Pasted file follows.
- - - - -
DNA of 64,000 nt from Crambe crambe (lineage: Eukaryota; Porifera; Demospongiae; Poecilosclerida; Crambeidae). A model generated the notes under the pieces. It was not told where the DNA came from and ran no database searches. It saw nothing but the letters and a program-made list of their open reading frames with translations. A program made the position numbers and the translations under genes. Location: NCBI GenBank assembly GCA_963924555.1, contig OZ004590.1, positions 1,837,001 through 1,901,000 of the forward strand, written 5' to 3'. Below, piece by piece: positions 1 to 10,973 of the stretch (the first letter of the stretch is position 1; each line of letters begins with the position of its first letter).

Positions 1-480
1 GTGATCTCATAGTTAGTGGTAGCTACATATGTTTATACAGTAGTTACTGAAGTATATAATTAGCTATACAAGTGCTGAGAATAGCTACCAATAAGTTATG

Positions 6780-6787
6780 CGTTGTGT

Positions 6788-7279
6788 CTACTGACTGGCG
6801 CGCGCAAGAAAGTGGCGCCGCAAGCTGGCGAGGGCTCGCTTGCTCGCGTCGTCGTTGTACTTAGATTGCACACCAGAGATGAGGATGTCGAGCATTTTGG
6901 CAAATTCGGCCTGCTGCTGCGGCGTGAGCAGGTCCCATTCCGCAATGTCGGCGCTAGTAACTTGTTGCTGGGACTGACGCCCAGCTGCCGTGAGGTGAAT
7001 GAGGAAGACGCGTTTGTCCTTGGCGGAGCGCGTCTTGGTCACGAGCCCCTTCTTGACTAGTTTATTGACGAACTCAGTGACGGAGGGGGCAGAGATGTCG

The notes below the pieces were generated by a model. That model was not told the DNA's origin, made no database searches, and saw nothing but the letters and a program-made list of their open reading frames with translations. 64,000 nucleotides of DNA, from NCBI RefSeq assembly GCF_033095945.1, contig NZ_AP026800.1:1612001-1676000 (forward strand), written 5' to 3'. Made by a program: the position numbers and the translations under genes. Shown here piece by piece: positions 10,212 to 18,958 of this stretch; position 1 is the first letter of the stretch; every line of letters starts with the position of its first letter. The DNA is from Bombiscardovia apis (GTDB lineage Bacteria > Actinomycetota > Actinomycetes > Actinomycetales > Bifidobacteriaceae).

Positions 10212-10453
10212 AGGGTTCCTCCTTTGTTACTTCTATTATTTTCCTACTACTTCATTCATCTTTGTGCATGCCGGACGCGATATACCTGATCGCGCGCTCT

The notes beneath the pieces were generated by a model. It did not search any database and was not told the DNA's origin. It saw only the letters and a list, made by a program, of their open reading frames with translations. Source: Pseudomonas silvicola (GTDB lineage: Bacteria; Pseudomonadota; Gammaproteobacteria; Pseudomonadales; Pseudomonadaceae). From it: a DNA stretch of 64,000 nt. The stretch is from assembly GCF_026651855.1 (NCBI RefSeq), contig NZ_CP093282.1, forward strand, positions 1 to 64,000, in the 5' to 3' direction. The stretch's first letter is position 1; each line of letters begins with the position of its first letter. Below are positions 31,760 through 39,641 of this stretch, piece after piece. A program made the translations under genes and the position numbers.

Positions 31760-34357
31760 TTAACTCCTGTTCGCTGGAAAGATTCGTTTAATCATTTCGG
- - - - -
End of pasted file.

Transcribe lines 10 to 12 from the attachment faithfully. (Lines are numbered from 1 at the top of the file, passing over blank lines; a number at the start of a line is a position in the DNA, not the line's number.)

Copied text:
7001 GAGGAAGACGCGTTTGTCCTTGGCGGAGCGCGTCTTGGTCACGAGCCCCTTCTTGACTAGTTTATTGACGAACTCAGTGACGGAGGGGGCAGAGATGTCG

The notes below the pieces were generated by a model. That model was not told the DNA's origin, made no database searches, and saw nothing but the letters and a program-made list of their open reading frames with translations. 64,000 nucleotides of DNA, from NCBI RefSeq assembly GCF_033095945.1, contig NZ_AP026800.1:1612001-1676000 (forward strand), written 5' to 3'. Made by a program: the position numbers and the translations under genes. Shown here piece by piece: positions 10,212 to 18,958 of this stretch; position 1 is the first letter of the stretch; every line of letters starts with the position of its first letter. The DNA is from Bombiscardovia apis (GTDB lineage Bacteria > Actinomycetota > Actinomycetes > Actinomycetales > Bifidobacteriaceae).

Positions 10212-10453